A Travellerspoint blog

Zanzibar: the east coast

days 4 to 15

sunny 35 °C
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We stay at the swimming pool, while waiting for our bus. We reach the east coast, and follow a road that gives access to all the hotels. But there is nothing else here: no village, no shops, no restaurant, ... It looks like everything is done to keep the tourist inside his all-in hotel. The hotel is structured as a number of huge huts for the reception, bars and restaurants. .
The rooms are spread in the garden, in small bungalows.
It is very nice, although not as good as the one in Stonetown. The beach is just incredible, with white sand and green water. At low tide, you have to walk a couple of hundred meters, among shallow pools of water, while trying to avoid the sea urchins (and the salesmen) to reach the coral barrier that breaks the waves.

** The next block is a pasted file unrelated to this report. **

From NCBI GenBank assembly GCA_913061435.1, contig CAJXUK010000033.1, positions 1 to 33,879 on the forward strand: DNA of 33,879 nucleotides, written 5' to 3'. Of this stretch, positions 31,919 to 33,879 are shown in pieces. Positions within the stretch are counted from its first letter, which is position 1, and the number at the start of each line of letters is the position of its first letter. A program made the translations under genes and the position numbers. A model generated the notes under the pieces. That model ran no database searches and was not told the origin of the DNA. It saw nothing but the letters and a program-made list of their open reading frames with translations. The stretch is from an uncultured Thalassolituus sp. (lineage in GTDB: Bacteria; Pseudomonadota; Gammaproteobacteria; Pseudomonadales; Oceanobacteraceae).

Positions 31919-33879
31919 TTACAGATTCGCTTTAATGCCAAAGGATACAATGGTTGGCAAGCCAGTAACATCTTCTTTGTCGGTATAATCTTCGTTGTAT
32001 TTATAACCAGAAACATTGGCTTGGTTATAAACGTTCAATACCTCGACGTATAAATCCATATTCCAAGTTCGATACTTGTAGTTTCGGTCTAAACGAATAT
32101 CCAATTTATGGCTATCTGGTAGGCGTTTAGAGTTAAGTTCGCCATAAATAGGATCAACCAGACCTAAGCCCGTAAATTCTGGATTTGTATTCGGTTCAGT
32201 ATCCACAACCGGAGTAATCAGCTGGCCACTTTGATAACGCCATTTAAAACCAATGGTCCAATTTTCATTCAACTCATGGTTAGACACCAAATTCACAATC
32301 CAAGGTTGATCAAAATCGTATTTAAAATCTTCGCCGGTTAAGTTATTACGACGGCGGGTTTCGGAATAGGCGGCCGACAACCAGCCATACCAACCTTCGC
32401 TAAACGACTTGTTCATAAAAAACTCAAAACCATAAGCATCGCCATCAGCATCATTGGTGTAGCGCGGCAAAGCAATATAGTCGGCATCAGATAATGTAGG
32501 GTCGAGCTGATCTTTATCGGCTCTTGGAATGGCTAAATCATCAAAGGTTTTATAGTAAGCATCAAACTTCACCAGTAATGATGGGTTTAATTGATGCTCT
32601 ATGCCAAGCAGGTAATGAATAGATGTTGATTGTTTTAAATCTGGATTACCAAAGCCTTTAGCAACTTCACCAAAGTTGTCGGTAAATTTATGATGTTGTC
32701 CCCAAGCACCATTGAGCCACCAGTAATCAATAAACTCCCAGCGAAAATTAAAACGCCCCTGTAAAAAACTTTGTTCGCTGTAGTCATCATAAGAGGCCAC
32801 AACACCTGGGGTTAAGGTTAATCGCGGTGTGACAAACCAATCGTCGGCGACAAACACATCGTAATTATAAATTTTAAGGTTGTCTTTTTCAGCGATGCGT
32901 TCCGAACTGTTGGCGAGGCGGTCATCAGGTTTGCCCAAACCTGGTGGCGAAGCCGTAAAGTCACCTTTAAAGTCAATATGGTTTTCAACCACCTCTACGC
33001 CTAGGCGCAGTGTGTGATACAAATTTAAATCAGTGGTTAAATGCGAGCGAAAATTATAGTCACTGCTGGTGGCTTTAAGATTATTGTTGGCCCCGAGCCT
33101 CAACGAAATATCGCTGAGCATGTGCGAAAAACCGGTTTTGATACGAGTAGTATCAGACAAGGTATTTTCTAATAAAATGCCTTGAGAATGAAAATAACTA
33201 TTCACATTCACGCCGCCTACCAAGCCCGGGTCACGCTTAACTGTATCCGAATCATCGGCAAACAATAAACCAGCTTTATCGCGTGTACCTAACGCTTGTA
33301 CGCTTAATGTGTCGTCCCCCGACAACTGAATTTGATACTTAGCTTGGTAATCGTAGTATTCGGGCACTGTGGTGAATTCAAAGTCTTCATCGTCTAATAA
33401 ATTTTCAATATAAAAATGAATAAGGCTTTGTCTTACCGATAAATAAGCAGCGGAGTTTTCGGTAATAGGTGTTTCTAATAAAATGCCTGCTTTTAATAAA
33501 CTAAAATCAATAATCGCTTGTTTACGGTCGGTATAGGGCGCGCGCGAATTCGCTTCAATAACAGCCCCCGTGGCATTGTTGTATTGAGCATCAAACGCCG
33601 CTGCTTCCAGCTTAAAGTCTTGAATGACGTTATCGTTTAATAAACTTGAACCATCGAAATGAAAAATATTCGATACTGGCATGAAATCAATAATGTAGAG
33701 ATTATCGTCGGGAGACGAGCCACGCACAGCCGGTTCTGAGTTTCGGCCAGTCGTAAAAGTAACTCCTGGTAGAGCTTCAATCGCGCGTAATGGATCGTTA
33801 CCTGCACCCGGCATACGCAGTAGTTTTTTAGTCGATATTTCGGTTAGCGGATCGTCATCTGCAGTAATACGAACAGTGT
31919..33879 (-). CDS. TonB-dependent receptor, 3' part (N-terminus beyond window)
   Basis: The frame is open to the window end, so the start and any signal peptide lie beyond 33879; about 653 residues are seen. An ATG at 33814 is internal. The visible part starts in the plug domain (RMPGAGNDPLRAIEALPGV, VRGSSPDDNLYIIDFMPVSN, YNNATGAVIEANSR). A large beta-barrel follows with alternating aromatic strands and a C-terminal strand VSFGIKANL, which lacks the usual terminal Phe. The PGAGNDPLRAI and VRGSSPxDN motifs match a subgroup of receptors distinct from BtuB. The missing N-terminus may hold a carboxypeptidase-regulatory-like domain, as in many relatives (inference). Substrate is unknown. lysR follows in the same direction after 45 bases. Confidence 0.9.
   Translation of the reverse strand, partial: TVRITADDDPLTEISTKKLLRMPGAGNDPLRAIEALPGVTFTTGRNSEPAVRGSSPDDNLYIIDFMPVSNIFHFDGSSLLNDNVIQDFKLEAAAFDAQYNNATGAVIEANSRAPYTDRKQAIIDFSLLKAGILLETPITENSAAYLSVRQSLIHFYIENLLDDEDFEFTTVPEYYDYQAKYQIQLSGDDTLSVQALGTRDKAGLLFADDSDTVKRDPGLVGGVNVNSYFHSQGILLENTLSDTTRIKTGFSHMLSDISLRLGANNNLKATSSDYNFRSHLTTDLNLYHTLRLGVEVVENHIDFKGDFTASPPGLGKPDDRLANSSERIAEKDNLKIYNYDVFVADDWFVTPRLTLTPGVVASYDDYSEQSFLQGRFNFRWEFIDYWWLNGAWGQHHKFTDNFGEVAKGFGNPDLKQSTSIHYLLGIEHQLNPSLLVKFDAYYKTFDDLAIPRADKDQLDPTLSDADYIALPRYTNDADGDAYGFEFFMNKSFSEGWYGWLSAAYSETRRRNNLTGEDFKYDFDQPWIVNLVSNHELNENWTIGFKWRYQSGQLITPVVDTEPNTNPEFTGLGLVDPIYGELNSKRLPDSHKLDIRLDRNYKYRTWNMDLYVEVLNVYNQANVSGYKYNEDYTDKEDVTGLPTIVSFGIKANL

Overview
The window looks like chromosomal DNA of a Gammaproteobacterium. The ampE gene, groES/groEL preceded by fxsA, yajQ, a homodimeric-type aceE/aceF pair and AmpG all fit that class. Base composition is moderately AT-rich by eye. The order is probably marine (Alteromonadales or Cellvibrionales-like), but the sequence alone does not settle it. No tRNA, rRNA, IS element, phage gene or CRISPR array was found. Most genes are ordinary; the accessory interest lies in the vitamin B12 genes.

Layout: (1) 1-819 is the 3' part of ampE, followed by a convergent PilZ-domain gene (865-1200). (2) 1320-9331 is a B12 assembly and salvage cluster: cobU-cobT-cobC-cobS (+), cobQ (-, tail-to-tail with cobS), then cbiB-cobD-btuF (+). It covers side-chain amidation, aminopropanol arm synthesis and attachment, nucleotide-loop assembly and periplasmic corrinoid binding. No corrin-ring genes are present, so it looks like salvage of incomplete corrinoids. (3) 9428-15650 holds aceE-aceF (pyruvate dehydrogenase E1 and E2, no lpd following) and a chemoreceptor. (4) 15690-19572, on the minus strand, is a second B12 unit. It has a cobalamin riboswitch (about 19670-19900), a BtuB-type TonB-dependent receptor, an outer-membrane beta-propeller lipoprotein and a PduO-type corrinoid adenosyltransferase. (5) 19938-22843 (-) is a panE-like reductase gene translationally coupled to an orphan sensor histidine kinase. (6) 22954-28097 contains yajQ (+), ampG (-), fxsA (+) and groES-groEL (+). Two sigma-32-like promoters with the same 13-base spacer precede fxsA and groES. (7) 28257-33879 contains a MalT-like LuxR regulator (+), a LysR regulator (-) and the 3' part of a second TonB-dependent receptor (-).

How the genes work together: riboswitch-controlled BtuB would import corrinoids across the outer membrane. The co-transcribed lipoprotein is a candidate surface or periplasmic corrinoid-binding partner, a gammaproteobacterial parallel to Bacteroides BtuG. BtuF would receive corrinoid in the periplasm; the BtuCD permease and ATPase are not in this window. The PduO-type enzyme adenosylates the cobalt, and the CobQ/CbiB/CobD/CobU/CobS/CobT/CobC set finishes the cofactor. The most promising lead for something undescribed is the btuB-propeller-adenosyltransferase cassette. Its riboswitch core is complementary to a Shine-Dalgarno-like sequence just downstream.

But the coral here just looks like concrete, and doesn't look like the coral reef that you would expect.

There is no private beach, but the gardens of the hotel are a terrific place to relax: you just select your chair, someone brings you a mattress, and then you move your chair under a palmtree for shade. Great!
Dinner tonight is on the beach: good local food, and african dances; the dancers seem to genuinely enjoy it.
Our cellphones do not work here (tri-band mandatory), and the hotel phone is very expensive (6$/min); we'll use the Internet instead.

Posted by ortho158 06:30 Archived in Tanzania Comments (0)

Zanzibar: Stonetown

days 2 and 3

sunny 33 °C
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After our breakfast on the seafront, we start visiting Stonetown.
Most places are within walking distance. We go through the Forodhani Gardens, now empty, but for the rubbish left from the cooking here, last night. It looks much more like a refuse dump, than a garden.
We arrive at the Palace Museum, where we are nearly the only persons to visit.
Here, school boys and girls who are going to visit the museum.
Then another museum, the House of Wonders. The museums are interesting, but in a very decrepit state. We learn about the monsoon trades: the winds blowing (clockwise) south from India to Zanzibar, and then north from Zanzibar to the Arabian Peninsula and India.